Levelling hearth - what to use?

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Hi there,

I'm trying to fit an old cast iron fireplace in my Victorian house. So far, I have replaced the builder's arch with a concrete lintel (the floor level is apparently a few inches higher now than when the house was built, so I needed a few extra inches for the insert. I've also removed all rubble inside the chimney breast, including the original but now cracked quarry tiles that formed the base, so the back hearth is now down to bare (and slightly damp) earth.

See the attached pictures.

042lZ.jpg


Bnn6t.jpg


p6LDs.jpg


The front (constructional) hearth is 2-3 cm below the level of the floorboards. The back hearth is approximately 8 cm below floor level.

I'm planning to fit a 30mm thick slate slab (in three pieces to prevent cracking) on top of the constructional hearth, extending slightly onto the floorboards on either side. Then I'll need to raise the level of the back hearth to sit flush with the slate. So probably 10cm in all at the back.

Here's where I'm stuck. There's a 2cm gap all around between the constructional hearth and the floorboards (which had been filled with a quite crumbly mortar that I've tried to remove), plus a large chunk missing on the right side. Given these gaps, what's going to be the best way to raise the constructional hearth by the required 2-3 cm to reach the floorboards?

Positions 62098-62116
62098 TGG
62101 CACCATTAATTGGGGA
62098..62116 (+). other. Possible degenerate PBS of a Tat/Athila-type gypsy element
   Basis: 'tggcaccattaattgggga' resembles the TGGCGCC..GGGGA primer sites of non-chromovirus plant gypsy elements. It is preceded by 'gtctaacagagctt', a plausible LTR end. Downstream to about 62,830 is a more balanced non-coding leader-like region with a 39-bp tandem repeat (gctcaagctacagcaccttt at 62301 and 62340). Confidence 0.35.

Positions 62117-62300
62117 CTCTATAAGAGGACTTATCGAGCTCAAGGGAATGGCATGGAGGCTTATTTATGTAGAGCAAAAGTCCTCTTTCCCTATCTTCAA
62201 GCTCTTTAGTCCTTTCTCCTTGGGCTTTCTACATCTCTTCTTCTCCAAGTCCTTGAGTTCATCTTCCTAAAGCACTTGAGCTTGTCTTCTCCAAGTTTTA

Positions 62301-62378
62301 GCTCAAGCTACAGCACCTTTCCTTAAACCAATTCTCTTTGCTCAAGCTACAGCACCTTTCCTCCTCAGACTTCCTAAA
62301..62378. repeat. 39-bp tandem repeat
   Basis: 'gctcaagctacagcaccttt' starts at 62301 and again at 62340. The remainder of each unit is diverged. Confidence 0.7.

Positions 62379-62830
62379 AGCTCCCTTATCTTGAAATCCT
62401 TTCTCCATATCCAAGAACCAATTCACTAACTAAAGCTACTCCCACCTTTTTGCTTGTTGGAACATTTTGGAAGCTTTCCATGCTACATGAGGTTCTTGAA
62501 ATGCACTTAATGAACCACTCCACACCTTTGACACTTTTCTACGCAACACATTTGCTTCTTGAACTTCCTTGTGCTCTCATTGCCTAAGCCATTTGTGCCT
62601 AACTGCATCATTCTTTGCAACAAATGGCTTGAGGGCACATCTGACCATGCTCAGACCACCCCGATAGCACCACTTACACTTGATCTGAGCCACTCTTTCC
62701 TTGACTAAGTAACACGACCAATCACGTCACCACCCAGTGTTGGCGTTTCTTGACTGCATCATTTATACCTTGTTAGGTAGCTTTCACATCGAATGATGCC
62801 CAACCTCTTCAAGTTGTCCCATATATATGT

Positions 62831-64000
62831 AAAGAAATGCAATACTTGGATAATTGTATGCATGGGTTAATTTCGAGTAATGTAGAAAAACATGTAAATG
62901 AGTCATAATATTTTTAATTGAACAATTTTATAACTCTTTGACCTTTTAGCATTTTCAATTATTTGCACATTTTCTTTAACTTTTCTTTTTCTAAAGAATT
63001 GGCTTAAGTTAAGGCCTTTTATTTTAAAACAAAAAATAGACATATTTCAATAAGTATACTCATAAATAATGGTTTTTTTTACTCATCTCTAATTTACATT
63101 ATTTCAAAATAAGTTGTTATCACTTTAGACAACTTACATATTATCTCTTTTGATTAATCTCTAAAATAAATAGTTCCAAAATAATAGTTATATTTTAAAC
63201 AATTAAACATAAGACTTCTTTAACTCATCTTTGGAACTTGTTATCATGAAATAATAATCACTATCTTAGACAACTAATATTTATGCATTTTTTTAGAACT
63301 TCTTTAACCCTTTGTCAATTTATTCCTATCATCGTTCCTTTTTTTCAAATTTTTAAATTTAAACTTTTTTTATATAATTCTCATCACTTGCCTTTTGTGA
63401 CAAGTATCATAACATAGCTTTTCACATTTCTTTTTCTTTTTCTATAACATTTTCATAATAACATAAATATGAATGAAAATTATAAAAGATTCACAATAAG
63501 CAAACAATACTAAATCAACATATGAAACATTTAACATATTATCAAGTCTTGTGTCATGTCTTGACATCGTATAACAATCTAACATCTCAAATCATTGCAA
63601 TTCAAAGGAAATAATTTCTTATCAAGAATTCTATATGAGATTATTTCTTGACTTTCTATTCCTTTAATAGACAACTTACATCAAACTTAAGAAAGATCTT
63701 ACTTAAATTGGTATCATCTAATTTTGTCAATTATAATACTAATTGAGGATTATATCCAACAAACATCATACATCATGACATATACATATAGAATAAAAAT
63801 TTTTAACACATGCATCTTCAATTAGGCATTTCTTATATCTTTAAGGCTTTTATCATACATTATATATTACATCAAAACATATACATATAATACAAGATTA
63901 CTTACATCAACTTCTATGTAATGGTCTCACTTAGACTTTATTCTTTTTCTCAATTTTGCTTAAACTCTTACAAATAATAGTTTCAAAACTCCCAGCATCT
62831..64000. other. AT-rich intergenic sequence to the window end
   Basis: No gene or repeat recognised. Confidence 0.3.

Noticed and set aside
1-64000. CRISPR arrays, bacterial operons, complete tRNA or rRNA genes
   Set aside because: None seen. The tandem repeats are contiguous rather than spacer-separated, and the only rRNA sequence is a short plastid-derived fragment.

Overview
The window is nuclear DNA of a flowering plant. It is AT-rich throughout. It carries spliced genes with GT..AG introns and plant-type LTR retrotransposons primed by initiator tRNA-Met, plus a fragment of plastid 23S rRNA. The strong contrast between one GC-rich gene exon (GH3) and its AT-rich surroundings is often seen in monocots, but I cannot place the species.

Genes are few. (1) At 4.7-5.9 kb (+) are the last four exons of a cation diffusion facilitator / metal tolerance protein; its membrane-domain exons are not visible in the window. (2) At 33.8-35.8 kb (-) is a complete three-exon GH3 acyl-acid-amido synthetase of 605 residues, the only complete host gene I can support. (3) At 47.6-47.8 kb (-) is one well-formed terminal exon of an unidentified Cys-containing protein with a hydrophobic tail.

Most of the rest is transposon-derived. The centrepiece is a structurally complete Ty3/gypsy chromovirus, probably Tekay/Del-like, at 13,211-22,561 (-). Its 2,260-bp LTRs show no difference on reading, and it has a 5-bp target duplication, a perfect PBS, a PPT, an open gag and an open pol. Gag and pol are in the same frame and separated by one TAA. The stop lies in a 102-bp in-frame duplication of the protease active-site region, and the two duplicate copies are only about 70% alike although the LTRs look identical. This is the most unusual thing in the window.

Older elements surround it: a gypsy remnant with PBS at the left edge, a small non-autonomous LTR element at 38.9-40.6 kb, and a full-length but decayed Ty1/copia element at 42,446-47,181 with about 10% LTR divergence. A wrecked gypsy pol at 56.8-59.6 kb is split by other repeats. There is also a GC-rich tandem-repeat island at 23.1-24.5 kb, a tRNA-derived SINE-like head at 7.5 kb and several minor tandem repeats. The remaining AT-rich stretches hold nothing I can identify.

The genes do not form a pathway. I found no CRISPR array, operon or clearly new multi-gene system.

For the back hearth, should I use concrete (4:2:1) or just sharp sand and cement (4:1) to raise the level to sit flush with the slate? This surface will need to be strong enough for the fireback and some of the cast iron insert to sit on, and I'd like it to be smooth enough to brush ash from. Will this be able to withstand the heat from the fire grate burning logs and perhaps coal just above it?

Thanks for any advice you can offer on this one.

Cheers,

Matt
 
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Since the front section already has a crack in the middle why not just rip it out and put a one complete concrete construction hearth in complete with DPM. It can then be formed right up to your floorboards.
 
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Or fill in the gaps around the hearth with mortar and set your decorative hearth inside the floorboards, which is how the tiled hearth would have been done originally.
 
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I recently did the same.

Rip out the cracked hearth.

I dug down a brick course, cleared out all the rubble, tamp earth down, then add a layer of sand, then 1200 gauge DPM plastic, bring it up at the edges.
I used ballast (it's sharp sand and aggregate pre-mixed) just add cement and water. Fill DPM with concrete.